A six-armed summon with three faces—anger, benevolence, and joy.
- —Dissidia Final Fantasy Summon Compendium
- Main article: Asura (Final Fantasy IV)
Asura is the queen of Eidolons, and lives with Leviathan in the Feymarch. In order to obtain her as a summon, Cecil Harvey must go to the Feymarch with Rydia and speak to her. After battling and defeating her, she is obtained as a summon, and the party can speak to Leviathan and challenge him as well.
Asura is a healing summon and has a casting time of 1, costs 50 MP to cast in all releases of the game except the DS release, where summoning her costs 40 MP. When called, Asura casts one of three spells depending on which face is showing when summoned: if she shows her serene (Pale) face she casts Curaga on the party, if she shows her happy (Gray) face she will cast Raise, and if she shows her angry (Orange) face, she will cast Protect. In the original SNES release and the Easy Type version, the angry face casts Curaga and the serene face casts Cura, due to the Protect spell being removed from the game.
Lunar Asura fought in the Advance and The Complete Collection releases acts similar to her counterpart in battle. Her summon Grimoire does 9,999 points of damage to all enemies and has no healing effects.
Asura returns as a Summon spell for Rydia in the sequel of Final Fantasy IV and functions the same way as before. Asura's Boon will randomly casts one of three spells: Curaga, Raise, or Protect on all party members at the cost of 50 MP. She is only available during the final battle.
- For the battle information, see: Asura (The After Years Boss)
Asura becomes available as a summon when the player defeats her in the Depths when Rydia is in the party.
Asura appears as a summon in Dissidia and can be obtained as a stage bonus in "Distant Glory - Villains". When summoned manually her Final Fantasy IV artwork appears, and uses Queen's Aegis where she activates one of three random effects—she will seal the opponent's ability to summon for a period of time, destroy their summon entirely, or cause the summon to activate instantly.
Asura from Final Fantasy IV appears as an enemy in Final Fantasy Record Keeper.
Asura is represented in the TCG by a card depicting her Amano artwork. It allows the player to use one of three effects when played—making up to two Forwards Active, making up to five Backups Active, or selecting a character card with a cost of two or less in the Break Zone and adding it to the player's hand. These effects roughly approximate Asura's Curaga, Protect, and Life abilities in Final Fantasy IV.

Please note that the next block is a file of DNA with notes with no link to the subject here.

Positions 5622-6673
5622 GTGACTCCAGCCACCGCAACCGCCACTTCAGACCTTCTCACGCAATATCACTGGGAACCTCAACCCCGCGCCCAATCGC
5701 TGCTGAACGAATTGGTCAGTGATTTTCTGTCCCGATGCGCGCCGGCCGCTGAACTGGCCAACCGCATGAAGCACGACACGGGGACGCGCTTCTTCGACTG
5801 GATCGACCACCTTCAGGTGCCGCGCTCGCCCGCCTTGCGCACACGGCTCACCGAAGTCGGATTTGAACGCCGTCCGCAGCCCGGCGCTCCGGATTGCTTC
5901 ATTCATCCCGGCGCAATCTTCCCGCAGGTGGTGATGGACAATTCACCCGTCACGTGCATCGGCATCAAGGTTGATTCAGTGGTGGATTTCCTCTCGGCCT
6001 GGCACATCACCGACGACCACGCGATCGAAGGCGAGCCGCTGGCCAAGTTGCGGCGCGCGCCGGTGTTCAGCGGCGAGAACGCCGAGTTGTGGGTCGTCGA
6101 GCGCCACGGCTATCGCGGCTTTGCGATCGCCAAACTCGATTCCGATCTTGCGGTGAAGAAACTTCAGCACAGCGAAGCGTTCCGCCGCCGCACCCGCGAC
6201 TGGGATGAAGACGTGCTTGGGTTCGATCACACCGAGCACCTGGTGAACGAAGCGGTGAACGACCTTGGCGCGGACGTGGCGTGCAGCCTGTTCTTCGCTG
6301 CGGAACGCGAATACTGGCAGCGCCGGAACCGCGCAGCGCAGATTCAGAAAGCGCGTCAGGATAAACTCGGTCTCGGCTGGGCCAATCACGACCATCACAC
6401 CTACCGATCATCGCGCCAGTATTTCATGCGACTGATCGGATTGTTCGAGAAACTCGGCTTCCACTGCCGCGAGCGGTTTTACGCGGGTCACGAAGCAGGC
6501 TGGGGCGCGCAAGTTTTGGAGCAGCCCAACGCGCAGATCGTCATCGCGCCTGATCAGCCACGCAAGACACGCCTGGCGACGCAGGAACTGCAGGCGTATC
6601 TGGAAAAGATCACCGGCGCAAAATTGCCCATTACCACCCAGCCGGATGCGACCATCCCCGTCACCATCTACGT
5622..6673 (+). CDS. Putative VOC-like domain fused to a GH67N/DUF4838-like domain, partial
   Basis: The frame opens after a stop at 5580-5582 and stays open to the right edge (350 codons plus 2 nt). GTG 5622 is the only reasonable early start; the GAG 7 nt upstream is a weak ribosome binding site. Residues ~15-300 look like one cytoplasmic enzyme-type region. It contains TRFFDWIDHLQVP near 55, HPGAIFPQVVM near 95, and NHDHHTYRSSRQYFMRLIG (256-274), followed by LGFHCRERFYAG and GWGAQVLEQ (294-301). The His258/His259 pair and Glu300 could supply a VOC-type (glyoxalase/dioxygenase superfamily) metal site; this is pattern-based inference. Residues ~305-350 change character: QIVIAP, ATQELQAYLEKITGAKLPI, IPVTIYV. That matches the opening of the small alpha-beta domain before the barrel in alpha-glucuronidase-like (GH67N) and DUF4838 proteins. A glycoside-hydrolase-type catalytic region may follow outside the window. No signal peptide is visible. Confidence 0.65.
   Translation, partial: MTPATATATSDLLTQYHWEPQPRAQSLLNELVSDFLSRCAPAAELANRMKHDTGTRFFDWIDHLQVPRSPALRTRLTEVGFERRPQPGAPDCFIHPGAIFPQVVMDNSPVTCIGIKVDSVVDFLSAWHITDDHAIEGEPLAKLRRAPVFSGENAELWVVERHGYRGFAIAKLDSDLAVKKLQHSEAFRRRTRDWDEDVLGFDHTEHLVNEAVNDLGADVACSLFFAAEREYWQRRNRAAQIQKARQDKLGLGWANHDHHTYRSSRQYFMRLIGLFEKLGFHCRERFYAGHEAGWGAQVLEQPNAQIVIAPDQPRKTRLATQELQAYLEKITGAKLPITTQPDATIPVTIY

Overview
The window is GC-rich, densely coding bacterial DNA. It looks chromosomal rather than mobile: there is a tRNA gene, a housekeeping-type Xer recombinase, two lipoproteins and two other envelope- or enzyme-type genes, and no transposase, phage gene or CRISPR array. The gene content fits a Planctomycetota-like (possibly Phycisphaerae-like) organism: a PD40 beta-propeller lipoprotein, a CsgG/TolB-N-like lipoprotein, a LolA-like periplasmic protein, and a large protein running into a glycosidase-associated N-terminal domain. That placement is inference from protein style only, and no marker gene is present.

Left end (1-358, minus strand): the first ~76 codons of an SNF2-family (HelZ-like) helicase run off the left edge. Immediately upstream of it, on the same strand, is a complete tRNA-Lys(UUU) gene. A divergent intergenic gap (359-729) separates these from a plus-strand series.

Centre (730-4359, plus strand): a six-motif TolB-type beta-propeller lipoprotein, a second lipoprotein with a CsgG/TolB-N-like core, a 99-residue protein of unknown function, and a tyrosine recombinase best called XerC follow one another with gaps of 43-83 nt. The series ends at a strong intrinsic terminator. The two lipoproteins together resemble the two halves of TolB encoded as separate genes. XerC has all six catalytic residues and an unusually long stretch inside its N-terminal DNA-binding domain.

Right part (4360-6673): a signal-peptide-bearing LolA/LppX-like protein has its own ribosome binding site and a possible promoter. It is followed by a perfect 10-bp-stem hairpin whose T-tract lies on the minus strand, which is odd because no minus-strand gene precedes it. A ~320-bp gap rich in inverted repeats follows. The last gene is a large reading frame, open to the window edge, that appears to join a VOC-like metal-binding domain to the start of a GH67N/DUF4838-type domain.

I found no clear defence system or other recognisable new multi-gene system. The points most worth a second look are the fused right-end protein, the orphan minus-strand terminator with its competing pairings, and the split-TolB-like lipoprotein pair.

Asura also appears in Chocobo's Mysterious Dungeon 2.
Asura is a boss in Vagrant Story.
Asura is a rare card in Lord of Vermilion II. She has an Attack of 65 and a Defense of 55.
Asuras (Sanskrit: आसुर) are deities and beings found in Central, Eastern, and South Asian mythology, with a long history of tradition, syncretization, and adaptation. Originating from Zoroastrianism, an ancient Iranian religion, there are two types of gods: the asuras (the gods of light) and the devas (the gods of darkness); Asura Mazda is the highest asura while Ahriman is the highest deva.
Adapted into Hindu religion, asuras at first were seen as the deities of moral and social phenomena who competed with the devas. Overtime, in contrast with Zorastrianism, asuras are known as evil while the devas are the good deities with their reputations to be known as the lowest tier of deva, associated with malign passions, materialistic pursuits, and carnal pleasures.
Adapted into Buddhism, asuras grew to be known as powerful but violent beings, and as one of the six reincarnations in the cycle of Samsara. They are described as possessed with anger and jealousy while living in a world where peace and resolution is non-existent, and due to these aspects, it is seen to be as one of the Four Unhappy/Cursed Births by the karma of one who engages in war and bloodshed. Unlike former incarnations, there are said to be good and evil asuras. Good asuras are represented as wayward but well-intentioned, with its more prominent figures representing one of the Eight Legions of Buddhism that protect the Dharma. Evil asuras are said to be no different than rakshasas and demons.
Shrines and statues of Asura can be found in Japan. It appears in many of Japanese anime, manga, and video games, mostly portrayed as a six-armed god wielding weapons.